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This Is How Singaporeans' Negotiation Style Looks Like

This article was originally posted on Vulcan Post.

Are you a good negotiator? What do you do when you want to achieve a goal?

The art of negotiating is a tricky concept. It usually puts us in an unguarded position. Face it, every aspect of our day-to-day lives involve a certain amount of negotiation — asking for a raise, selling a car, getting a new apartment, you get the drift.
We can’t avoid it.
In his book, “When Cultures Collide: Leading Across Cultures”, British linguist and cross-cultural expert Richard D. Lewis talks about his work on global business and provides a guide on communication and mannerisms of each continent. Business Insider has taken the lead to visualise what negotiations would look like when graphed out.
Take a look at the following image of the communication pattern in Singaporeans. Do you agree?
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Image Credit: Business Insider and When Cultures Collide
It’s hard to pinpoint the accuracy of the chart since the book was published in 2005. (The first edition was published back in 1996.)

As previously mentioned on Business Insider, it “spends relatively little time on today’s emerging markets”. Still, I find myself nodding my head in agreement at the cultural traits of Singaporeans. In our country, we have distinctive groups of different race and religion. It’s intriguing to see how we all come together and have similar conversation scope. I only wonder if the communication chart takes introverts and extroverts in consideration.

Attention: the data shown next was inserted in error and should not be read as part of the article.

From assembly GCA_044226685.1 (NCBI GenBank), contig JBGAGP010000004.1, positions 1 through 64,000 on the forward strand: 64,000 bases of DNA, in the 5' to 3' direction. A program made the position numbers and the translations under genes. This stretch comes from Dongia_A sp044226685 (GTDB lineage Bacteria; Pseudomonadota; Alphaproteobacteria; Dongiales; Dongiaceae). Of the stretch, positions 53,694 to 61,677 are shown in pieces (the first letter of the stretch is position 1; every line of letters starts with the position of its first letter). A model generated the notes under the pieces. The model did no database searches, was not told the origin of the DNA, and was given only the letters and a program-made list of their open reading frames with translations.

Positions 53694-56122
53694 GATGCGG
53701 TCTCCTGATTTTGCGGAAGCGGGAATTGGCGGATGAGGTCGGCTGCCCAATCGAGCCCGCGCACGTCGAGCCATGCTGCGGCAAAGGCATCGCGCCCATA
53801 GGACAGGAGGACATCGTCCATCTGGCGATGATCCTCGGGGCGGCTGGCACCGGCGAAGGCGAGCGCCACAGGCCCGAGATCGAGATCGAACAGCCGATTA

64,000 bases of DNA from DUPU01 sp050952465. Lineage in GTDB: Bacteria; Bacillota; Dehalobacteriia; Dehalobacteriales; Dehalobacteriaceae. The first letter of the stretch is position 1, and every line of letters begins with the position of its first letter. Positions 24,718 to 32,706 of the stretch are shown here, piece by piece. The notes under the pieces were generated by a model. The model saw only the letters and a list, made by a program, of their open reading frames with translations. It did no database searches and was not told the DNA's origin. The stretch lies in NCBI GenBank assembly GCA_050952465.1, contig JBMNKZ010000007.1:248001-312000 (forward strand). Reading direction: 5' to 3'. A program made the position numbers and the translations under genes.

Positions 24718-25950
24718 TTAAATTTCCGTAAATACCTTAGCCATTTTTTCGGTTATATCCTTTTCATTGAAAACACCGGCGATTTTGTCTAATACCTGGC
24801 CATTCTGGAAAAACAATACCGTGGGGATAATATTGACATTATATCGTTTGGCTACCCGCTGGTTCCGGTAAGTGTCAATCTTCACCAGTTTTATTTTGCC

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Image Credit: Business Insider and When Cultures Collide

Based on Lewis’s take, we are as different as chalk and cheese.

Take the Hungarians, for instance. They have an unpredictable style; they don’t shy away from chiming in. The Finish, on the other hand, are more invested in minimal speech. The Dutch starts their negotiation with ten minutes of social talk.

It goes to say that people from diverse backgrounds have different negotiating styles. Our past, culture and experiences make us who we are and how we present ourselves.

Do you agree with the chart? You can find the full version here.

 

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